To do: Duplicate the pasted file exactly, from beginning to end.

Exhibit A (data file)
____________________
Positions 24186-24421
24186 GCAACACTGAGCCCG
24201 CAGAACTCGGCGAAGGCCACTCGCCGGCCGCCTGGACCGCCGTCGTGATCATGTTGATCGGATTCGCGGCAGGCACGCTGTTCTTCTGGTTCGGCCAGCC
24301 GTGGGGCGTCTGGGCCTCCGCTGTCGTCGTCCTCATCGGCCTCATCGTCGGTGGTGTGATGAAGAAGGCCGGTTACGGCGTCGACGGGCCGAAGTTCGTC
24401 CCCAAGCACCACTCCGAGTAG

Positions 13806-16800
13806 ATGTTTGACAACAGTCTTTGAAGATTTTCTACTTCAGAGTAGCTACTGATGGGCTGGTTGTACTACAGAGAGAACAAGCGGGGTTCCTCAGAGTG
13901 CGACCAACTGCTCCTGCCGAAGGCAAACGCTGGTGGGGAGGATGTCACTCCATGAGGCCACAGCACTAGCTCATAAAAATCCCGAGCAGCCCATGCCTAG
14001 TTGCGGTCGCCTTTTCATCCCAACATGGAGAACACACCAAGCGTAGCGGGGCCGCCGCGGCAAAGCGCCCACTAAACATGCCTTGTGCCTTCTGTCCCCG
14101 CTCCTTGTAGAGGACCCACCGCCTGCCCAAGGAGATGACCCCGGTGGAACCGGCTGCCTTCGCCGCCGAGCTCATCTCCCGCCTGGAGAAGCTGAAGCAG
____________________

Positions 24186-24421
24186 GCAACACTGAGCCCG
24201 CAGAACTCGGCGAAGGCCACTCGCCGGCCGCCTGGACCGCCGTCGTGATCATGTTGATCGGATTCGCGGCAGGCACGCTGTTCTTCTGGTTCGGCCAGCC
24301 GTGGGGCGTCTGGGCCTCCGCTGTCGTCGTCCTCATCGGCCTCATCGTCGGTGGTGTGATGAAGAAGGCCGGTTACGGCGTCGACGGGCCGAAGTTCGTC
24401 CCCAAGCACCACTCCGAGTAG

Positions 13806-16800
13806 ATGTTTGACAACAGTCTTTGAAGATTTTCTACTTCAGAGTAGCTACTGATGGGCTGGTTGTACTACAGAGAGAACAAGCGGGGTTCCTCAGAGTG
13901 CGACCAACTGCTCCTGCCGAAGGCAAACGCTGGTGGGGAGGATGTCACTCCATGAGGCCACAGCACTAGCTCATAAAAATCCCGAGCAGCCCATGCCTAG
14001 TTGCGGTCGCCTTTTCATCCCAACATGGAGAACACACCAAGCGTAGCGGGGCCGCCGCGGCAAAGCGCCCACTAAACATGCCTTGTGCCTTCTGTCCCCG
14101 CTCCTTGTAGAGGACCCACCGCCTGCCCAAGGAGATGACCCCGGTGGAACCGGCTGCCTTCGCCGCCGAGCTCATCTCCCGCCTGGAGAAGCTGAAGCAG